The final reports into the architectural heritage of two houses on Vicar Street due for demolition have said that the buildings do not contain Medieval fabric.
The reports, published today, were carried out by consultant archaeologists Valerie J Keeley Ltd, and historic buildings specialist Rob Goodbody respectively, under licence from the Department of Arts, Heritage and the Gaeltacht.
The houses at 21 and 22 Vicar Street are due to be dismantled to make way for the Central Access Scheme. The €10.7 million project involves the construction of 700 metres of a new road across the former cattle mart and the Smithwicks brewery lands, with a new bridge.
But the houses have been at the centre of controversy, with over 6,000 people signing a petition calling on the local authorities to halt the scheme and preserve Vicar Street. In addition, a number of archaeologists, including Patrick Neary and Cóilín O Driseoil, and renowned historian John Bradley, have asserted that one of the houses contains a late medieval gable, or the remnants of one.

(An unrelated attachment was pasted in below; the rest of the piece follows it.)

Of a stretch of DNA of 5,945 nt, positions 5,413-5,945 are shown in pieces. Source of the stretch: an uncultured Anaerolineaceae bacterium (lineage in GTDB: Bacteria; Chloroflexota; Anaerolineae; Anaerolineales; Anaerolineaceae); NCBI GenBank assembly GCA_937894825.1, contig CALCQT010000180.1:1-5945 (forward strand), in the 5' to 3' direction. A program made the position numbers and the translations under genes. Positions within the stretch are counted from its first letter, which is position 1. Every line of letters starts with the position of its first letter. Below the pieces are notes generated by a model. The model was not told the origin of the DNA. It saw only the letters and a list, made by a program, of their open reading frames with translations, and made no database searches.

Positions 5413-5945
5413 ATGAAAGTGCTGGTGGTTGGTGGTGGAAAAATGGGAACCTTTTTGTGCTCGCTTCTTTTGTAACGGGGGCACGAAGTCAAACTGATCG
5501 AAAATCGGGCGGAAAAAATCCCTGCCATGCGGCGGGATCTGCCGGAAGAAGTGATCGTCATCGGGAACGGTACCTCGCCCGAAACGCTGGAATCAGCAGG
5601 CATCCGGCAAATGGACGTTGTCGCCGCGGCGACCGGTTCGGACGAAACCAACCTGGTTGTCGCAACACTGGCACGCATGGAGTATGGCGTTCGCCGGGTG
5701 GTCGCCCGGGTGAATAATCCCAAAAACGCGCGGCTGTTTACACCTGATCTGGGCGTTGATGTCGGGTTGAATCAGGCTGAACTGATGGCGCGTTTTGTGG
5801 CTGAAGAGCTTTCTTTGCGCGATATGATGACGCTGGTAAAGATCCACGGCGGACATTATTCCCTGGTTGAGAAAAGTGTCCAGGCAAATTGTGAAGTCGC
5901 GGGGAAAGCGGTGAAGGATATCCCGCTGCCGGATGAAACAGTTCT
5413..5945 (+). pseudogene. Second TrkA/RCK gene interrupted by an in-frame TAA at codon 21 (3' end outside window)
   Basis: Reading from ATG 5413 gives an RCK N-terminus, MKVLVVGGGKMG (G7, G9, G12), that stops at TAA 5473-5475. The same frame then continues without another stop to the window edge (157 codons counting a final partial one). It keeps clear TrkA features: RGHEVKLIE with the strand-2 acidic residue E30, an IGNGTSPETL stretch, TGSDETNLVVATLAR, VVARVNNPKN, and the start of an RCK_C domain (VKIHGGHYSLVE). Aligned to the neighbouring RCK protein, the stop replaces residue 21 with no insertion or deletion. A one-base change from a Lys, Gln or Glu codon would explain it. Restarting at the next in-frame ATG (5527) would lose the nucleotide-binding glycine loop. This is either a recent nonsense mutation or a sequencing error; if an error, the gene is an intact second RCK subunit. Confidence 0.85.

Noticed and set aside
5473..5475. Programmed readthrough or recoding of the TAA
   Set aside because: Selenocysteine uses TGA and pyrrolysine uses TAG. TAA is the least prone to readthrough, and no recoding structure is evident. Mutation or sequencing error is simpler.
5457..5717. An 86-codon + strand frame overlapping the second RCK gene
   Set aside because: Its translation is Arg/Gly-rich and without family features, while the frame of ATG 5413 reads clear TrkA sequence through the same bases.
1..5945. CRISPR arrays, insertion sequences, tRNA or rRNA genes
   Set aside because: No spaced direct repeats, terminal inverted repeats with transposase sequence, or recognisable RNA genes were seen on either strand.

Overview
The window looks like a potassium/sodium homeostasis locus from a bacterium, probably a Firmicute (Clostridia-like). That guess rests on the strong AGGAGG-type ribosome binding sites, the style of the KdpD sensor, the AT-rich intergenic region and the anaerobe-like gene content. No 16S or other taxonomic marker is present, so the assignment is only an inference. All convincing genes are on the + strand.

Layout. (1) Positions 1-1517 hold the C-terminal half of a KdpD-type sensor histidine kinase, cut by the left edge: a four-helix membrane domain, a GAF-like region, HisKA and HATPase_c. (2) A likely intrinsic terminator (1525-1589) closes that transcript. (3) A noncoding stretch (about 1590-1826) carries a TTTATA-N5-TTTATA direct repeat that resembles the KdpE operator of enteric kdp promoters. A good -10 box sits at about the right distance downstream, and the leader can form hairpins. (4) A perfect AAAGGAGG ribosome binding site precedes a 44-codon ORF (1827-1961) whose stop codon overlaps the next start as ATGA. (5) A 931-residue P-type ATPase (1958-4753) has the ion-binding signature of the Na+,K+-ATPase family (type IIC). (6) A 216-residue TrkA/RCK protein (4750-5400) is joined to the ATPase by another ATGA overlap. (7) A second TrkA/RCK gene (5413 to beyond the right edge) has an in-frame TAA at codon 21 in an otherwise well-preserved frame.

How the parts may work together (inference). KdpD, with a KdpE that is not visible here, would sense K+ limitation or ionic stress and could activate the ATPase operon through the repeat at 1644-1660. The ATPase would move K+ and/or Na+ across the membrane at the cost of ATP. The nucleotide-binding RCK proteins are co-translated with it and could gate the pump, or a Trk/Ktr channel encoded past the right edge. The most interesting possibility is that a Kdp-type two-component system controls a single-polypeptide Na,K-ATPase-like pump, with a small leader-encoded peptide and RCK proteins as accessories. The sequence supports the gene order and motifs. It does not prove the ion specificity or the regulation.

These reports today reject that assertion.
The Rob Goodbody report says that the front and rear walls of 21 and 22 Vicar St, and their internal walls date mostly from 1881 and 1908 respectively with no evidence that they date to medieval times. It says there are small remnants from the eighteenth or early nineteenth century.
Mr Goodbody says that the south gable wall has now been shown to date “in all likelihood” to the 18th Century, but with significant alterations and additions in the late 19th and early 20th centuries.
Meanwhile, the report from Valerie J Keeley Ltd, who was commissioned to carry out a series of archaeological investigations says that earliest archaeology found dated from the late 17th/early 18th Century, and not further back to Medieval times.
For more on this story and the full, completed reports, see next Wednesday’s Kilkenny People.